Apple Glass display could automatically turn opaque for better AR images

in Future Apple Hardware edited June 8
The long-rumored "Apple Glass" could provide digital images in AR that appear to be completely solid when overlaying the view of the environment, by selectively blocking elements of the screen to stop light from passing through.

Microsoft's HoloLens, an example of a mixed reality headset.
Microsoft's HoloLens, an example of a mixed reality headset.

The core idea of augmented reality is to overlay a digital image on top of one for the user's local environment. This can be achieved in a few ways, such as the traditional display-based version where a camera view is overlaid with graphics, like with ARKit applications for the iPhone.

The other way of doing the same thing is to have a transparent display placed in front of the user's eyes, and to display the AR graphics on there. This gives the user an unencumbered view of where they are, as well as the extra graphical additions.

However, this second technique has the downside of the display itself being completely transparent, with displayed images always having a level of transparency. This kills off any illusion that the digitally-created and superimposed object is within the user's local environment.

The camera-based version doesn't have this issue, as the user only sees the rendered composite of the digital content and the camera feed, not an unblocked real-world view.

In a patent granted on Tuesday by the U.S. Patent and Trademark Office titled "Head-mounted device with an adjustable opacity system," Apple aims to selectively block light from reaching the user to solve the problem.

In Apple's solution, it continues to use a transparent display, which combines a display panel with an optical coupler. This is primarily used to display the rendered digital image to the user, rather than just the display.

An example of using light to make a transparent screen opaque.
An example of using light to make a transparent screen opaque.

Overlapping the optical coupler is the adjustable opacity system, which can use a photochromic layer and a light source. This secondary light, which could be ultraviolet light, is exposed to selective areas of the photochromic layer, which in turn varies the amount of opacity.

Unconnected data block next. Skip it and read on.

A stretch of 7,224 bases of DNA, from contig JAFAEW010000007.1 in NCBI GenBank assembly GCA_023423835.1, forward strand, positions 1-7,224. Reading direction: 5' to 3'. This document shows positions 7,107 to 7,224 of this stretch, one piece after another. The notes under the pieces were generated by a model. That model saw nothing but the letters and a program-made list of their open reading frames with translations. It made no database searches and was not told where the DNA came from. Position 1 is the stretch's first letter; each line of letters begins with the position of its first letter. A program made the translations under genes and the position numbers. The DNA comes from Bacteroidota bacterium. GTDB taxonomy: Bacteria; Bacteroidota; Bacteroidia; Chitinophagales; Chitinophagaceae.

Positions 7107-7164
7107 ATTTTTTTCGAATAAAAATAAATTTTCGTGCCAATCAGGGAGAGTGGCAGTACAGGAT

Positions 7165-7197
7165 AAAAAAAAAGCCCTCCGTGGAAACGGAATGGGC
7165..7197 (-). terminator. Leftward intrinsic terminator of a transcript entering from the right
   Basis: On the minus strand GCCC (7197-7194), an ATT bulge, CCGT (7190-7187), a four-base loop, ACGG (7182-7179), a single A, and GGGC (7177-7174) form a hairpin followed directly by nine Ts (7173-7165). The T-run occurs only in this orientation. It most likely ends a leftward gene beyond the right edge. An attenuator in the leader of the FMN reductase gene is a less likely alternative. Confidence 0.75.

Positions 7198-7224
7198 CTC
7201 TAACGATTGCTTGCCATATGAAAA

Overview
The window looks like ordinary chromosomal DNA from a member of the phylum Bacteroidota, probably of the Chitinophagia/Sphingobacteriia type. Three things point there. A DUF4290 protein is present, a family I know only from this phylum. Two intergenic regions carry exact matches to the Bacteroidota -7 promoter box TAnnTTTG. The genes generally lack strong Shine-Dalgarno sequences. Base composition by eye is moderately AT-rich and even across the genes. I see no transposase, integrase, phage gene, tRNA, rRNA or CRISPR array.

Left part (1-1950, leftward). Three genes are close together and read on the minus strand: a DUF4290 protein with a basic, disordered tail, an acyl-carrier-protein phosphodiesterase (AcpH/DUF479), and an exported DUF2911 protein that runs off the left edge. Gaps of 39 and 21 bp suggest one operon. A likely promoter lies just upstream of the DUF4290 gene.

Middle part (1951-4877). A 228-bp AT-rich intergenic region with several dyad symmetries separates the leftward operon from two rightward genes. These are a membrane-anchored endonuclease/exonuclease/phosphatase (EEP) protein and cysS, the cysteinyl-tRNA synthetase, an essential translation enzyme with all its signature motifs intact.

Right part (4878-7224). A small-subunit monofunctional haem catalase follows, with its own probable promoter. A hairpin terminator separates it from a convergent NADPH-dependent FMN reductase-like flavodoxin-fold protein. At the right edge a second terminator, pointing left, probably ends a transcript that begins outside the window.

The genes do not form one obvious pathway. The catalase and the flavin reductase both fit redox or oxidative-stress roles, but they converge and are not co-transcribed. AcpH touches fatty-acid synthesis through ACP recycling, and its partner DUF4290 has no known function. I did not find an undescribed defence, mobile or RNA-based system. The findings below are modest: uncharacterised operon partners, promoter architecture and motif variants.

The more UV light the system shines onto the photochromic layer, the less visible light it lets through to the user's eyes.

Apple further suggests that the system could use two optical couplers, with one managing the rendered content while the other handles the redirection of UV light to sections of the layer. The adjustable opacity system may also use filters to block direct light from the source, as well as a heating element for the layer itself.

UV light-absorbing material may also be used in the headset to stop stray light from reaching the user's eyes.

The patent was originally filed on March 13, 2019, and lists its inventors as David A. Kalinowski, Hyungryul Choi, and Jae Hwang Lee.

A UV-reactive layer could be turned opaque behind a transparent display layer.
A UV-reactive layer could be turned opaque behind a transparent display layer.

Apple files numerous patent applications on a weekly basis, but while the existence of a patent indicates areas of interest for Apple's research and development teams, they don't guarantee the existence in a future product or service.

Apple is believed to be working on its own AR or VR headset or smart glasses, under the name "Apple Glass." On Tuesday, analyst Ming-Chi Kuo forecast Apple would launch its head-mounted product in the second quarter of 2022.

Naturally, it has numerous patents under its belt relating to head-mounted display technology.

In 2014 and 2016, it received patents for variations of a "transparent electronic device," that could overlay text and images over the real-world view, though not necessarily as part of a headset.

There has also been a patent for a stereoscopic headset from March 2021, using lenticular lenses on an OLED screen, while "Split-screen driving of electronic device displays" from April 2021 points to using an iPhone or iPad to display an AR or VR view without the aid of a headset.

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  • Reply 1 of 2
    The eventual design of AR/VR headsets will be entirely opaque all the time. With cameras and displays that can exceed the quality of human vision, there is no need to directly pass light though them. A much simpler design is for the cameras and AI to recognize nearby objects in the real world and present them to the viewer in the virtual world. This will prevent people from walking into things or smashing their hands into tables. The Oculus Quest 2 can now recognize your couch and desk and display them in the virtual world so you can stand up and sit down safely. It does the same for the hand controllers so if you leave one on a table, you can pick it up again even with the headset on.

    By making the headset entirely opaque and using the cameras to show elements of the real world on the screen, you get true augmented vision. The viewer could walk around in total darkness and see the world as if it was in broad daylight. They could zoom in to see detail of distant objects. They could instantly rewind reality and see something they missed even it it was behind them at the time. Don't like the weather, season or time of day? Just change it. Be somewhere else on the planet entirely while walking down the street. The possibilities are endless.
  • Reply 2 of 2
    k2kwk2kw Posts: 2,048member
    This like the Apple car isn’t happening.
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